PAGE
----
ERROR: MethodError: Cannot `convert` an object of type Int64 to an object of type String
```

In the case of `x`

variable the `@.`

macro is on the right hand side of the
assignment. In this case we get a fresh binding of value to variable `x`

.

In the case of `y`

the `@.`

encompasses the left hand side of the assignment.
In this case the operation is in-place. Therefore in this case we get an error,
because you cannot store integers in a vector of strings.

Things, of course, can be silently wrong, as in the following example of
`Vector{Char}`

, as `Char`

supports conversion from integer:

```
julia> z = ['a', 'b']
2-element Vector{Char}:
'a': ASCII/Unicode U+0061 (category Ll: Letter, lowercase)
'b': ASCII/Unicode U+0062 (category Ll: Letter, lowercase)
julia> @. z = length(z)
2-element Vector{Char}:
'\x01': ASCII/Unicode U+0001 (category Cc: Other, control)
'\x01': ASCII/Unicode U+0001 (category Cc: Other, control)
julia> z
2-element Vector{Char}:
'\x01': ASCII/Unicode U+0001 (category Cc: Other, control)
'\x01': ASCII/Unicode U+0001 (category Cc: Other, control)
```

# Incorrect handling of named tuples

Consider the following code:

```
julia> v = 1:3
1:3
julia> [x in (a=1, c=3) for x in v]
3-element Vector{Bool}:
1
0
1
```

We can rewrite it using broadcasting as:

```
julia> in.(v, Ref((a=1, c=3)))
3-element BitVector:
1
0
1
```

Now we think we could use the `@.`

here as follows:

```
julia> @. in(v, $Ref((a=1, c=3)))
ERROR: UndefVarError: c not defined
```

However, this fails as `@.`

macro incorrectly handles `=`

inside `NamedTuple`

definition. We have to write:

```
julia> @. in(v, $Ref((; a=1, c=3)))
3-element BitVector:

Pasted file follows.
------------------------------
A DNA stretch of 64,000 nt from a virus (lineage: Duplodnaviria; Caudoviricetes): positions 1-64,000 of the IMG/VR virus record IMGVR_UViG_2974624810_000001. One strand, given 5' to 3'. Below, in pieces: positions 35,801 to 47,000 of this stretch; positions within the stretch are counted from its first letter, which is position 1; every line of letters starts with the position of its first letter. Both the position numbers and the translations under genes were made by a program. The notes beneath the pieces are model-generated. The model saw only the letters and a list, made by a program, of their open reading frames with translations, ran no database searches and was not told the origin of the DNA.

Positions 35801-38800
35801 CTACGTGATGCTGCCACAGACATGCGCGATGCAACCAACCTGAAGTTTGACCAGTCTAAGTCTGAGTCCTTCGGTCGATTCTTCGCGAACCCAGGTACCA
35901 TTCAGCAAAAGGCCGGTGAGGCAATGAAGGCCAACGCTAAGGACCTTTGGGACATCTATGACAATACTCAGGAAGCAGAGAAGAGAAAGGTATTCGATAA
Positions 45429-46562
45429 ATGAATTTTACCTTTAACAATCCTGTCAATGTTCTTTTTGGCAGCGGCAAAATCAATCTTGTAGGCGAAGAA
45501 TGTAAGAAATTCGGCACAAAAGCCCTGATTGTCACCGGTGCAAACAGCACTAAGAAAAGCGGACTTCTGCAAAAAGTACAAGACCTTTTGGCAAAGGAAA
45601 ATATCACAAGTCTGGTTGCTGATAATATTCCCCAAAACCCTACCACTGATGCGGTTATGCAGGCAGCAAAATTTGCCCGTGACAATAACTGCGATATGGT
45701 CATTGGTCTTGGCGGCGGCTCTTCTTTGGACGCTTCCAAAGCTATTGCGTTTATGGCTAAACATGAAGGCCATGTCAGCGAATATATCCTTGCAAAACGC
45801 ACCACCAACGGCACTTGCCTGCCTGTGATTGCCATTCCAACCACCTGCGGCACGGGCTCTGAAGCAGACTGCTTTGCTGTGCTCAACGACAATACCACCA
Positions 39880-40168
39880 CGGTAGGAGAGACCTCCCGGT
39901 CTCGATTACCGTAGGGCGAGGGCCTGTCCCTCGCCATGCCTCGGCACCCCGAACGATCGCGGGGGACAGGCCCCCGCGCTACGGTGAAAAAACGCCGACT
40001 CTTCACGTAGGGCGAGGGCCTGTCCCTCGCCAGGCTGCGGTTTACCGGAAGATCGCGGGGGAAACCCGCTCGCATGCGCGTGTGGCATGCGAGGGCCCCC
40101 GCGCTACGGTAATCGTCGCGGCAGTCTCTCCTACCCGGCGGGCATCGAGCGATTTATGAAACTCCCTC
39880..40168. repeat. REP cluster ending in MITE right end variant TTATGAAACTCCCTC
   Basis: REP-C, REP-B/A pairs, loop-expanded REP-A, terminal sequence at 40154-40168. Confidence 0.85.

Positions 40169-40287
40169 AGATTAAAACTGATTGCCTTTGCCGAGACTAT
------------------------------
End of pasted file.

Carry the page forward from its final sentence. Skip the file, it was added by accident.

1
0
1
```

The `;`

at the beginning of `NamedTuple`

definition gives an equivalent object
but changes how the code expression is transformed by the Julia compiler
and it works. Here is how we can check the difference in the representation
of `(a=1, c=3)`

and `(; a=1, c=3)`

:

```
julia> dump(:(a=1, c=3))
Expr
head: Symbol tuple
args: Array{Any}((2,))
1: Expr
head: Symbol =
args: Array{Any}((2,))
1: Symbol a
2: Int64 1
2: Expr
head: Symbol =
args: Array{Any}((2,))
1: Symbol c
2: Int64 3
julia> dump(:(; a=1, c=3))
Expr
head: Symbol tuple
args: Array{Any}((1,))
1: Expr
head: Symbol parameters
args: Array{Any}((2,))
1: Expr
head: Symbol kw
args: Array{Any}((2,))
1: Symbol a
2: Int64 1
2: Expr
head: Symbol kw
args: Array{Any}((2,))
1: Symbol c
2: Int64 3
```

Fortunately the case of `NamedTuple`

is not likely to be problematic in practice
as it is extremely rare.

# Conclusions

The `@.`

macro can be very convenient. However, in my experience, you
need to be careful when you use it as it is easy to get surprising results
if you work with complex expressions. Out of the possible problematic situations
I have covered in my post a most common one is forgetting to add `$`

to avoid
broadcasting of some function calls in a complex expression.

I hope that you will find this post useful and it will help you to avoid bugs in your Julia code using broadcasting!